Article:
Regulating vaping before dangerous consequences

Elusive puffs of vape smoke bellow out from millions of teen mouths. Spreading like wildfire, vaping requires control before an entire generation of Americans become lifelong nicotine addicts.

In a recent study by the University of Michigan, the number of students who vaped increased significantly from 2017 to 2018: 9.9 percent for seniors, 7.9 percent for sophomores and 2.6 percent for eighth graders.

Four years before the most popular e-cigarette brand, JUUL, hit the market, only 1.5 percent of all high school students vaped, according to Consumer Advocates for Smoke Free Alternatives. This number is a shocking contrast to how common e-cigarette use is among teens today.

E-cigarettes have become so common among high school students that most teens do not blink twice when peers vape. Vaping is no longer something that only the “bad crowd” does but a socially acceptable activity among most students, no matter what their social status is.

In line with statistics, my peers who frequently vape have never used other tobacco products before. They are not well-versed in the effects of vaping and nicotine but use e-cigarettes because they know a multitude of other student users. At DBHS, it is not uncommon to see students vaping in bathroom stalls or blowing smoke into bottles in class.

Besides on-campus usage, teens also vape in various social situation to appear cool. After attending a local music festival filled with young adults, I saw how widespread the issue of vaping is. For the entirety of the festival, I was engulfed by clouds of vape smoke from all directions.  

The sleek designs and sweet flavors of vapes seem worlds away from combustible cigarettes that teens are warned against in their classrooms. There should be updated lessons about e-cigarettes during required health class. Classes often gloss over vaping and the various health complications involved in its use.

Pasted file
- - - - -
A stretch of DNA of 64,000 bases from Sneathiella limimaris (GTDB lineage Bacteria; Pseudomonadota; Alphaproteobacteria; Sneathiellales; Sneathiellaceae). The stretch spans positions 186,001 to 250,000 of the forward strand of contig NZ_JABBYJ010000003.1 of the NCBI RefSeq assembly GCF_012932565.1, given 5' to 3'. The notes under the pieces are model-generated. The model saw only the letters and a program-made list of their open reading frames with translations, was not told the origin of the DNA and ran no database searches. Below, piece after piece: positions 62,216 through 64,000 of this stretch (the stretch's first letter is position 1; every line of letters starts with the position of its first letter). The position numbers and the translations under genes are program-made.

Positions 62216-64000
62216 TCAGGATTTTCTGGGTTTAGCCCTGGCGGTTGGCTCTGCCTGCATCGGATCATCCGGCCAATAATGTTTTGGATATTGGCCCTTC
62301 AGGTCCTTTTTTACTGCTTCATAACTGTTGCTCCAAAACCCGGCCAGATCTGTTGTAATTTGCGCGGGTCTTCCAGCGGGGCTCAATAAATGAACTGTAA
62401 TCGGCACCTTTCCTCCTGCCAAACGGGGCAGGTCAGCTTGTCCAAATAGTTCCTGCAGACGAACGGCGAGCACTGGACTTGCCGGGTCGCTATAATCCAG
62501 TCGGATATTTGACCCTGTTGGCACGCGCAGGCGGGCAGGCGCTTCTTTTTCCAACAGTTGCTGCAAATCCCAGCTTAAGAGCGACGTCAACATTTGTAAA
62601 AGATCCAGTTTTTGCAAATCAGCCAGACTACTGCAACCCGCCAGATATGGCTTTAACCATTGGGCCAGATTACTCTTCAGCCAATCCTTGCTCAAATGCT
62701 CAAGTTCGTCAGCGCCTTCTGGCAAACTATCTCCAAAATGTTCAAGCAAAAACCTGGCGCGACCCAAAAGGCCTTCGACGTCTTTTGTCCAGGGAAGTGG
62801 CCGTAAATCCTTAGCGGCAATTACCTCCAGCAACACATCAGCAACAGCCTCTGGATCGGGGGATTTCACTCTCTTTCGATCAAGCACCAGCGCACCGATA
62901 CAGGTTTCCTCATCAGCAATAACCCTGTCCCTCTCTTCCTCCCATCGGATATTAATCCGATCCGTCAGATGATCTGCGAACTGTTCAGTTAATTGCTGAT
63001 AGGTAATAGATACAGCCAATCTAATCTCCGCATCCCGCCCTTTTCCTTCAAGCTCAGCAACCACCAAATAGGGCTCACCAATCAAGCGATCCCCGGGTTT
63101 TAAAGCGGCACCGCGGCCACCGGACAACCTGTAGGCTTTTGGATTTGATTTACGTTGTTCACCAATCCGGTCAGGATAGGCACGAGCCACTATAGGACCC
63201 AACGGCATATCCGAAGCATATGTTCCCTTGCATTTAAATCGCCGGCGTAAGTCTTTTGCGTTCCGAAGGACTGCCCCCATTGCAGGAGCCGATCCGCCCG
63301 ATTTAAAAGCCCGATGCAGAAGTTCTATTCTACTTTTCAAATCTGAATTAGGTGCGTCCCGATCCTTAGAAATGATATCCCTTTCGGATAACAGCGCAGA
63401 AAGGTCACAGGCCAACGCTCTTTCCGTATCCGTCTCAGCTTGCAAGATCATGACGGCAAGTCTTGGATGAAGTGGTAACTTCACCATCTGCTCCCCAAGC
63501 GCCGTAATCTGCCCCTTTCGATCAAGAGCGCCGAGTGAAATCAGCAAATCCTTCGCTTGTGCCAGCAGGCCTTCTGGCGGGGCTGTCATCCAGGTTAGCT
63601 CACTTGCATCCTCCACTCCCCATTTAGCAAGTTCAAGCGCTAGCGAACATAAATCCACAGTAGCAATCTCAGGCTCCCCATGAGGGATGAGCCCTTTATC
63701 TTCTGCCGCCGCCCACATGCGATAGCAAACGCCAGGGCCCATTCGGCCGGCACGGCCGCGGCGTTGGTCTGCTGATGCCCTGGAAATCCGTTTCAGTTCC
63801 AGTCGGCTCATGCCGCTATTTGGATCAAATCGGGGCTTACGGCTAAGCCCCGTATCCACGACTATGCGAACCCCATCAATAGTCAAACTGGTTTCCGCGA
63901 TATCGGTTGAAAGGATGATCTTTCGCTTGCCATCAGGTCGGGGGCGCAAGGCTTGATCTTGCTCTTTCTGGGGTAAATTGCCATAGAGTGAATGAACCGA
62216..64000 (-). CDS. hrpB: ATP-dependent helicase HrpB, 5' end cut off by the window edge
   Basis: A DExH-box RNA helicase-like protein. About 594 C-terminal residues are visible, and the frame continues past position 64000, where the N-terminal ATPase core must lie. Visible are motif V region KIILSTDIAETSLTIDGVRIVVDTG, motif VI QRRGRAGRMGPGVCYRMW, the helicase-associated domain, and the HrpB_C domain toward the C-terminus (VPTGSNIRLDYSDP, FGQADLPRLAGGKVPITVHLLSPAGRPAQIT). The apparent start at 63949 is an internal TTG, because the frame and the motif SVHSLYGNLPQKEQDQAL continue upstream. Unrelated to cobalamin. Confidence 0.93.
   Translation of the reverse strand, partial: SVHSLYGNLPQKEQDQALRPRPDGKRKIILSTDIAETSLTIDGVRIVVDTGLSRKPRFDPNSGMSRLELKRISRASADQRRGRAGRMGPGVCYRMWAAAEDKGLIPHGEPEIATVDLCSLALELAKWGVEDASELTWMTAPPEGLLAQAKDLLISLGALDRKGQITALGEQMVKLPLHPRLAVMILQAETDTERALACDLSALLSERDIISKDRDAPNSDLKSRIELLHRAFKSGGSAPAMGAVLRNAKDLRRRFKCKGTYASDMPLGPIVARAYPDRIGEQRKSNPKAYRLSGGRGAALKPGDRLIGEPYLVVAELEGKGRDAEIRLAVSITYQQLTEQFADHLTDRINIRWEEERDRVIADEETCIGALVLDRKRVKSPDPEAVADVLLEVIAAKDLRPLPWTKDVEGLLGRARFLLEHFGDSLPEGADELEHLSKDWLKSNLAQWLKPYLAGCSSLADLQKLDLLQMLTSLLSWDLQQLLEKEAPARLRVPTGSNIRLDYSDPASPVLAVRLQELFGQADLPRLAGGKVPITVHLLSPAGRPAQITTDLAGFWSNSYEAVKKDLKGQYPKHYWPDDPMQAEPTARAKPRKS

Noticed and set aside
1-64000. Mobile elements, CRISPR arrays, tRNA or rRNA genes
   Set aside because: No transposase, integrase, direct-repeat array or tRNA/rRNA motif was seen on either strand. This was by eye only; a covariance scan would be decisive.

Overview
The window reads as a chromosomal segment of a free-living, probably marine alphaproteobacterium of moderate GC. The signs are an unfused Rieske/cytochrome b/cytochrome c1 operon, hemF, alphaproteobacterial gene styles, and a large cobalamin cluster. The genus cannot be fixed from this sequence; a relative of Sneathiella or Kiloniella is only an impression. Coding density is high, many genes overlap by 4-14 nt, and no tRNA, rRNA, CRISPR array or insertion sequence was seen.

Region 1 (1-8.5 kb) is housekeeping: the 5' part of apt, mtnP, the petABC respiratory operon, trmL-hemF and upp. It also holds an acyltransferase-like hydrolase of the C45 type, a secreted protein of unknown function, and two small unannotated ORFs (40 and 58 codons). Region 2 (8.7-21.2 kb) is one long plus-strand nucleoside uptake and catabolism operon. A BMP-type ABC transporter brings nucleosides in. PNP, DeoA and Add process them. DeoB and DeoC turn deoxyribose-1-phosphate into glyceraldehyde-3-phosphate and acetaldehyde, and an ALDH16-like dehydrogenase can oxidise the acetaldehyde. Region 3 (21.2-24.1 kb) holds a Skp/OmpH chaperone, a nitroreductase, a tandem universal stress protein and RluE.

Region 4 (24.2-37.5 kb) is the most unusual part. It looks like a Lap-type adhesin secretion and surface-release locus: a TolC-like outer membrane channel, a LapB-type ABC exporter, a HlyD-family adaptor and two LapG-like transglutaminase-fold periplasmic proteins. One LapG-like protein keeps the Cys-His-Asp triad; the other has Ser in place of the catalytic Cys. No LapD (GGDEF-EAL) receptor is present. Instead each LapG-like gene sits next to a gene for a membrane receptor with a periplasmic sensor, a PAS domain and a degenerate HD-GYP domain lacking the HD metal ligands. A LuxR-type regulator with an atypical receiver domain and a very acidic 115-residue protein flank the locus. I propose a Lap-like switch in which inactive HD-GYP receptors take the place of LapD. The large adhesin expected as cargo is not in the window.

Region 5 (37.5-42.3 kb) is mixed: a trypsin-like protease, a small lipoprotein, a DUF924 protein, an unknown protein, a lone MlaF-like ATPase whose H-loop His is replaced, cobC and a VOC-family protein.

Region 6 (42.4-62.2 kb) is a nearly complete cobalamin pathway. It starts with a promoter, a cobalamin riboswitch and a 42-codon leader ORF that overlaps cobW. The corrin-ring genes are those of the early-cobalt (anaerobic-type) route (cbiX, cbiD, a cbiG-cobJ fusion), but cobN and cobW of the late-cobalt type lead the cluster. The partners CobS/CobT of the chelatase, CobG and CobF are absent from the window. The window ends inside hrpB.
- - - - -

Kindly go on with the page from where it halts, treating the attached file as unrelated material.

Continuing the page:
Other than the well-known detrimental health effects caused by nicotine, vapes have additional ingredients that are unimaginably damaging to users. The American Heart Association found that flavorings used by the teen vapers lead to cardiovascular toxicity. E-cigarettes also expose the respiratory tract to metals such as Nickel, Chromium, Cadmium, Aluminum and Lead.

The FDA ordered a crackdown on teen vaping last September. This attempt at tightening accessibility and appeal of e-cigarettes was a good start in steering American youth away from vapes. However, the new regulations only restrict popular flavorings and online sales to minors.

There will always be easy ways to go around these restrictions so the FDA’s focus should be on prevention. For example, e-cigarette companies should be required to put warnings on their products and also have informational ads that show  the effects of vaping. Most retailers only state that their products contain nicotine and not any of the consequences linked with using the capes.

There’s no easy solution to decrease e-cigarette use among youth but this national health crisis will only get worse if we don’t begin preventive measures and have stricter laws.